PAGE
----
Under the treaty, the standard displacement of submarines was restricted to 2,000 tons, with each major power being allowed to keep three submarines of up to 2,800 tons and France one. Submarine gun caliber was also restricted for the first time to 6.1 in (155 mm) with one exception, an already-constructed French submarine allowed to retain 8 in (203 mm) guns. That put an end to the 'big-gun' submarine concept pioneered by the British M class and the French Surcouf.
The treaty also established a distinction between cruisers armed with guns no greater than 6.1 in (155 mm) ("light cruisers" in unofficial parlance) from those with guns up to 8 in (203 mm) ("heavy cruisers"). The number of heavy cruisers was limited: Britain was permitted 15 with a total tonnage of 147,000, the U.S. 18 totalling 180,000, and the Japanese 12 totalling 108,000 tons. For light cruisers, no numbers were specified but tonnage limits were 143,500 tons for the U.S., 192,200 tons for the British, and 100,450 tons for the Japanese.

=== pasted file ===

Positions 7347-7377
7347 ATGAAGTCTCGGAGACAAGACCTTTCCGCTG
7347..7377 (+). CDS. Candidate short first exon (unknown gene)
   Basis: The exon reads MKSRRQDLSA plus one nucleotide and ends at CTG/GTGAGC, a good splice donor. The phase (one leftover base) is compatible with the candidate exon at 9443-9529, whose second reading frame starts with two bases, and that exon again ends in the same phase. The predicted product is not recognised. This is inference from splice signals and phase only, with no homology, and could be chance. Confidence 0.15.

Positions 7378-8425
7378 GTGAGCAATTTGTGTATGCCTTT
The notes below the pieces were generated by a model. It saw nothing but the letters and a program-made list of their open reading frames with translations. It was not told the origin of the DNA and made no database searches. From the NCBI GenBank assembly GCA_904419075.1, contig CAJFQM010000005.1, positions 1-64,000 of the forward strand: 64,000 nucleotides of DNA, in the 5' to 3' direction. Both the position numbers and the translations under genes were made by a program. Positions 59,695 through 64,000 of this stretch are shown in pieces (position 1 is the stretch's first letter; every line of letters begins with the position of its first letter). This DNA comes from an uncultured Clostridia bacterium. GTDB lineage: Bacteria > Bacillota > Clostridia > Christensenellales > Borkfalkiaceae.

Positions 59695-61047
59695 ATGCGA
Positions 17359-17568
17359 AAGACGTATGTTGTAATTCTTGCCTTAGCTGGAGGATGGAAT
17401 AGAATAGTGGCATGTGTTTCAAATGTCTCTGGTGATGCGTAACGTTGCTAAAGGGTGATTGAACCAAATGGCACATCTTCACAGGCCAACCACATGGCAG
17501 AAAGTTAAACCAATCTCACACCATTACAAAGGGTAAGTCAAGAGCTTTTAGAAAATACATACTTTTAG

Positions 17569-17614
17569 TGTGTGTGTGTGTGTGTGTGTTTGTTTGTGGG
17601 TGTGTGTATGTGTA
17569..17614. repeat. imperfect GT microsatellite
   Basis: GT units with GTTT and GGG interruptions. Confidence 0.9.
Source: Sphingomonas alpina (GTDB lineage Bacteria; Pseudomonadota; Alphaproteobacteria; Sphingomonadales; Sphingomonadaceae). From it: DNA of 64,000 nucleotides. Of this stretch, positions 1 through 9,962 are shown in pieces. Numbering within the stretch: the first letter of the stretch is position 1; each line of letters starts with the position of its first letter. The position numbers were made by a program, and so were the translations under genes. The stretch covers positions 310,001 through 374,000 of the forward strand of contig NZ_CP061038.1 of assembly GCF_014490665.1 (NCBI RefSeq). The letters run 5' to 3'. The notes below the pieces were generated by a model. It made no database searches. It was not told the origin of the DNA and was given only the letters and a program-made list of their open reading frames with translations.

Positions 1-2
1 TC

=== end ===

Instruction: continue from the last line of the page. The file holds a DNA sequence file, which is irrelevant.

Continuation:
Destroyer tonnage was also limited, with destroyers being defined as ships of less than 1,850 tons and guns not exceeding 5.1 in (130 mm). The Americans and British were permitted up to 150,000 tons and Japan 105,500 tons.
Article 22 relating to submarine warfare declared international law applied to them as to surface vessels. Also, merchant vessels that demonstrated "persistent refusal to stop" or "active resistance" could be sunk without the ship's crew and passengers being first delivered to a "place of safety."